"The U.S. Food and Drug Administration today approved Belsomra (suvorexant) tablets for use as needed to treat difficulty in falling and staying asleep (insomnia).
Belsomra is an orexin receptor antagonist and is the first approved drug of t"...
The toxic dose of barbiturates varies considerably. In general, an oral dose of 1 g of most barbiturates produces serious poisoning in an adult. Toxic effects and fatalities have occurred following overdoses of amobarbital sodium alone and in combination with other CNS depressants. Death commonly occurs after 2 to 10 g of ingested barbiturate. The sedated, therapeutic blood levels of amobarbital range between 2 to 10 mcg/mL; the usual lethal blood level ranges from 40 to 80 mcg/mL Barbiturate intoxication may be confused with alcoholism, bromide intoxication, and various neurologic disorders. Potential tolerance must be considered when evaluating significance of dose and plasma concentration.
Signs and Symptoms
Symptoms of oral overdose may occur within 15 minutes beginning with CNS depression, absent or sluggish reflexes, under ventilation, hypotension, and hypothermia and may progress to pulmonary edema and death. Hemorrhagic blisters may develop, especially at pressure points.
In extreme overdose, all electrical activity in the brain may cease, in which case a "flat" EEG normally equated with clinical death cannot be accepted. This effect is fully reversible unless hypoxic damage occurs. Consideration should be given to the possibility of barbiturate intoxication even in situations that appear to involve trauma.
Complications such as pneumonia, pulmonary edema, cardiac arrhythmias, congestive heart failure, and renal failure may occur. Uremia may increase CNS sensitivity to barbiturates if renal function is impaired. Differential diagnosis should include hypoglycemia, head trauma, cerebrovascular accidents, convulsive states, and diabetic coma.
To obtain up-to-date information about the treatment of overdose, a good resource is your certified Regional Poison Control Center. Telephone numbers of certified poison control centers are listed in the Physicians' Desk Reference (PDR). In managing overdosage, consider the possibility of multiple drug overdoses, interaction among drugs, and unusual drug kinetics in your patient.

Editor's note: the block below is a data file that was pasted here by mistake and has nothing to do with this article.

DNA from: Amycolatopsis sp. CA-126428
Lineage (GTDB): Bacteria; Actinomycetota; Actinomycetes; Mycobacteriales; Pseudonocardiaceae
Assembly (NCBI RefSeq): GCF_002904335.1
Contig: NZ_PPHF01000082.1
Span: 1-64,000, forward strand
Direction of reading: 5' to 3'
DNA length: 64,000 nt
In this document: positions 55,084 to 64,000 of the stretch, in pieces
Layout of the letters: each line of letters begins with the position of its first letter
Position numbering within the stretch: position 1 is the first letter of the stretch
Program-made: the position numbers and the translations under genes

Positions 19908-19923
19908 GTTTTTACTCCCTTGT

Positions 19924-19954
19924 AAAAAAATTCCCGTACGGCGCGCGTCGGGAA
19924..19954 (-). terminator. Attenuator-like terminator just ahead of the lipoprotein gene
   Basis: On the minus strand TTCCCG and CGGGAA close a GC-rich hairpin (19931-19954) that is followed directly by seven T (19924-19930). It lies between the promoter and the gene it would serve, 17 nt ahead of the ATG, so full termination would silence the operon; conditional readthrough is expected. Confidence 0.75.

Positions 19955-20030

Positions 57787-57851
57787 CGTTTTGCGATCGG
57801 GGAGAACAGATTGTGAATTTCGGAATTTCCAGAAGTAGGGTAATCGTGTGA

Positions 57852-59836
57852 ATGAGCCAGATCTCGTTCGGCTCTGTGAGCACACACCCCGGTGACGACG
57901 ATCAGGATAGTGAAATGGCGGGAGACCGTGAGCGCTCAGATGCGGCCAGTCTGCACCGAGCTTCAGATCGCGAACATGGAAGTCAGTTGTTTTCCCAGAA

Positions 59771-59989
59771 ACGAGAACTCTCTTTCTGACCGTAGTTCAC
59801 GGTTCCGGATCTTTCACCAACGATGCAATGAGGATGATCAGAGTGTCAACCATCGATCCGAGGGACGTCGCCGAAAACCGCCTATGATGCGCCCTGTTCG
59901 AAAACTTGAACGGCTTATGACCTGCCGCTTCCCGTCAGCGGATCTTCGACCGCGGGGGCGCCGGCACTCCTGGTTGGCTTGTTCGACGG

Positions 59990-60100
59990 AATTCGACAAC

Protect the patient's airway and support ventilation and perfusion. Meticulously monitor and maintain, within acceptable limits, the patient's vital signs, blood gases, serum electrolytes, etc. Absorption of drugs from the gastrointestinal tract may be decreased by giving activated charcoal, which, in many cases, is more effective than emesis or lavage; consider charcoal instead of or in addition to gastric emptying. Repeated doses of charcoal over time may hasten elimination of some drugs that have been absorbed. Safeguard the patient's airway when employing gastric emptying or charcoal.
Diuresis and peritoneal dialysis are of little value; hemodialysis and hemoperfusion enhance drug clearance and should be considered in serious poisoning. If the patient has chronically abused sedatives, withdrawal reactions may be manifest following acute overdose.
Preparation Of Solution
Solutions of amobarbital sodium should be made up aseptically with Sterile Water for Injection. The accompanying table will aid in preparing solutions of various concentrations. Ordinarily, a 10% solution is used. After Sterile Water for Injection is added, the vial should be rotated to facilitate solution of the powder. Do not shake the vial.
Several minutes may be required for the drug to dissolve completely, but under no circumstances should a solution be injected if it has not become absolutely clear within 5 minutes. Also, a solution that forms a precipitate after clearing should not be used. Amobarbital sodium hydrolyzes in solution or on exposure to air. Not more than 30 minutes should elapse from the time the vial is opened until its contents are injected. Prior to administration, parenteral drug products should be inspected visually for particulate matter and discoloration whenever solution containers permit.
Quantity of Sterile Water for Injection Required to Dilute
the Contents of a Given Vial of amobarbital sodium to Obtain the Percentages
Solutions Derived Will Be in Weight/Volume.
|Content in Weight||1%||2.5%||5%||10%||20%|
|0.5 g||50 mL||20 mL||10 mL||5 mL||2.5 mL|
Amobarbital sodium is contraindicated in patients who are hypersensitive to barbiturates, in patients with a history of manifest or latent porphyria, and in patients with marked impairment of liver function or respiratory disease in which dyspnea or obstruction is evident.
Last reviewed on RxList: 8/21/2009
This monograph has been modified to include the generic and brand name in many instances.
Additional Amytal Sodium Information
Report Problems to the Food and Drug Administration
You are encouraged to report negative side effects of prescription drugs to the FDA. Visit the FDA MedWatch website or call 1-800-FDA-1088.
Get tips for better sleep.